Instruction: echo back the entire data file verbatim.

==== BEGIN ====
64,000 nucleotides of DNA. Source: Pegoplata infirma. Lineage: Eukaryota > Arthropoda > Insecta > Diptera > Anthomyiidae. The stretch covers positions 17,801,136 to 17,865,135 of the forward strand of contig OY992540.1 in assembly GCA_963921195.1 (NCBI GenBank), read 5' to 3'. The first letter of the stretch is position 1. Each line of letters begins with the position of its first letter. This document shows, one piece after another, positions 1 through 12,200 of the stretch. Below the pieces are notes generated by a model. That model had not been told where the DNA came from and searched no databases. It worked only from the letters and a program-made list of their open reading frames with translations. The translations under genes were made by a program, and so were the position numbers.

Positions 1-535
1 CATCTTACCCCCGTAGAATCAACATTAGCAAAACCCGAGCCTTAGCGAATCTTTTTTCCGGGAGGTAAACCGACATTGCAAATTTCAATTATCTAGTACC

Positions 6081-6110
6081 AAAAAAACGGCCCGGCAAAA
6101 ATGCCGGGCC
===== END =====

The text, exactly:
64,000 nucleotides of DNA. Source: Pegoplata infirma. Lineage: Eukaryota > Arthropoda > Insecta > Diptera > Anthomyiidae. The stretch covers positions 17,801,136 to 17,865,135 of the forward strand of contig OY992540.1 in assembly GCA_963921195.1 (NCBI GenBank), read 5' to 3'. The first letter of the stretch is position 1. Each line of letters begins with the position of its first letter. This document shows, one piece after another, positions 1 through 12,200 of the stretch. Below the pieces are notes generated by a model. That model had not been told where the DNA came from and searched no databases. It worked only from the letters and a program-made list of their open reading frames with translations. The translations under genes were made by a program, and so were the position numbers.

Positions 1-535
1 CATCTTACCCCCGTAGAATCAACATTAGCAAAACCCGAGCCTTAGCGAATCTTTTTTCCGGGAGGTAAACCGACATTGCAAATTTCAATTATCTAGTACC

Positions 6081-6110
6081 AAAAAAACGGCCCGGCAAAA
6101 ATGCCGGGCC